This cabinet card features two woman dressed in their winter cloaks and hats. They are in the studio of G. N. Barnard in Painesville, Ohio. The photograph has some special effects in the form of fake falling snow. The factor that makes this photograph most special, is the photographer’s life story. George N. Barnard (1819-1902), was a pioneer of nineteenth century photography. At age 23 he was producing daguerrotypes and four years later he opened his first studio in Oswego, New York. An 1853 grain elevator fire occurred in Oswego, and Barnard captured the fire with his camera. Some historians consider these photographs the first news photography in history. In 1854 he opened a short lived studio in Syracuse, New York. He then moved to New York City where he worked on stereoscopes for Edward Anthony’s Studio in 1859 .Soon, he was hired by Matthew Brady as a portrait photographer and Brady sent him to Washington D.C. to photograph Abraham Lincoln’s 1861 inauguration as President of the United States. He later became part of “Brady’s Photographic Corps” to photograph the Civil War. Barnard is best known  for his work in the civil war (1861-1865). He was the official army photographer for the Military Division of the Mississippi, commanded by Union General William T Sherman. Barnard’s book “Photographic Views of Sherman’s Campaign” is a photographic record of Sherman’s destructive Atlanta Campaign and subsequent March to the Sea. After the war, Barnard opened a studio in Chicago in 1869. The studio was destroyed in the “Great Fire” of 1871. He proceeded to take photographs of the rebuilding of Chicago over the next few years; providing a terrific record of that process. In 1884, Barnard opened his Painesville, Ohio studio; which brings us back to the cabinet card image of the two ladies in the snow.

BEAUTIFUL BELLE IN CHARLESTON: EFFE MAY BLANCHARD-WALTER

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This Cabinet card is a portrait of a beautiful woman named Effe May Blanachard-Walter. Effe was from Newark, New Jersey where her father, Noah Farwell Blanchard ran a successful leather business. His company made knapsacks, haversacks and other leather goods for the Union Army during the civil war. In 1879  he became the President of a start-up company that became Prudential Life Insurance Company. He also was a religious man who served as President of the Board of Trustee at Trinity Church in Newark, New Jersey. Effe married Julian Hazelhurst Walter in about 1896. Interestingly, a book on the history of Newark, New Jersey, spells her name as Affie rather than Effe. Another source reveals that Julian H Walter (1870 – ?) was born in New Jersey but  at age 2 he and his family returned to their native South Carolina. As a young adult he worked in his fathers cotton business and then at age 26 moved to New York where be became a prominent businessman. He worked in the seed business founding the firm Stumpp and Walter Company. Now, back to the Cabinet Card. This photograph captures Effe in a beautiful white dress with  much lace and puffed sleeves. The photographer is Leidloff of Charleston, South Carolina. Herman Leidloff came to the United States from Berlin, Germany in 1872. After living in New York, Boston and Baltimore he came to Charleston in the late 1870’s and by 1881 had begun operating his photographic studio.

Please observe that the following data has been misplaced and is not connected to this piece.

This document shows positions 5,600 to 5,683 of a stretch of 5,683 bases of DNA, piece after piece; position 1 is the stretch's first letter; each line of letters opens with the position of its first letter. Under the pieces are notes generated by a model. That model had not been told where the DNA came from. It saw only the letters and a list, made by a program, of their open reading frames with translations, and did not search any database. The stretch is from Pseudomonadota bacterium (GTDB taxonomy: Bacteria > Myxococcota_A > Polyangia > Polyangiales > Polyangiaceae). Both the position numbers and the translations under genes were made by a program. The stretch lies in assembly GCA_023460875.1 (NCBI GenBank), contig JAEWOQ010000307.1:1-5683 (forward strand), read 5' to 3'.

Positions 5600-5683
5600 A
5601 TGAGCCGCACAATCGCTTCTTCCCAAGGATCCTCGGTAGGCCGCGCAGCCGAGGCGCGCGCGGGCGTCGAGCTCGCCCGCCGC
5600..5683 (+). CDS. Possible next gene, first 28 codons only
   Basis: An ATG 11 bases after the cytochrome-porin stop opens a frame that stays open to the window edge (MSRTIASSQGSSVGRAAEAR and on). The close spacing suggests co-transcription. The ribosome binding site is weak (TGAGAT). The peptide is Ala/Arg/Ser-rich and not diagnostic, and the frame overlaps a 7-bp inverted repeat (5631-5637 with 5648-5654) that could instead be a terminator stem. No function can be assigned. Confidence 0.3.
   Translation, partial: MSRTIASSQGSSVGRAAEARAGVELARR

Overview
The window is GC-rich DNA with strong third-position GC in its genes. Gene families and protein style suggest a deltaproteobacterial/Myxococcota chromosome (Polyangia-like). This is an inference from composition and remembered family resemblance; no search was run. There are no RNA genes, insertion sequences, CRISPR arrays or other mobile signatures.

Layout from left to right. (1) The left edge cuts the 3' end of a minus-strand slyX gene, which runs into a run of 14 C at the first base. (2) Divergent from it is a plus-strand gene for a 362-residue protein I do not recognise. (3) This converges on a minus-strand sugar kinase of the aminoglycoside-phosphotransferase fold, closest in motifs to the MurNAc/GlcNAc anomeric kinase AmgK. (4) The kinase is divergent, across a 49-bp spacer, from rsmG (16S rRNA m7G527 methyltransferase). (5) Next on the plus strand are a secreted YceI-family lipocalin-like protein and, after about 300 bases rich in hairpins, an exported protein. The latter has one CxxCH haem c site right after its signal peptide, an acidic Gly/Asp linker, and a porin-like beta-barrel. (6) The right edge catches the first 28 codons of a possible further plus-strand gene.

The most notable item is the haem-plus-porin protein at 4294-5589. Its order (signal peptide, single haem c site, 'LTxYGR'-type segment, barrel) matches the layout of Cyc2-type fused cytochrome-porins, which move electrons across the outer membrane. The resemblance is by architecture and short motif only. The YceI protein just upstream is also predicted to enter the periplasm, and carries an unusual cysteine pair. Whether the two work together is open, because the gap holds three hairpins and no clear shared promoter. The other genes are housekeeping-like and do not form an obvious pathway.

CIVIL WAR VETERAN BEDECKED WITH MEDALS IN MISSOURI

cw vetThis Cabinet card is a terrific image of a union army Civil War Veteran. He is wearing three medals. One medal identifies him as J. W. Plummer, a member of company G in the 29th Indiana Infantry Regiment. The second medal represents his membership in the Civil War Veterans Group, the Grand Army of the Republic (G.A.R.). Further research reveals that Mr Plummer, is John W. Plummer and entered his unit as a private and left with the same rank. His regiment was organized in 1861 and fought at Shiloh, Corinth, Stones River, and the Battle of Chickamauga.  The unit suffered 304  dead during the course of the war. The photographer is Tussey of Schell City, Missouri.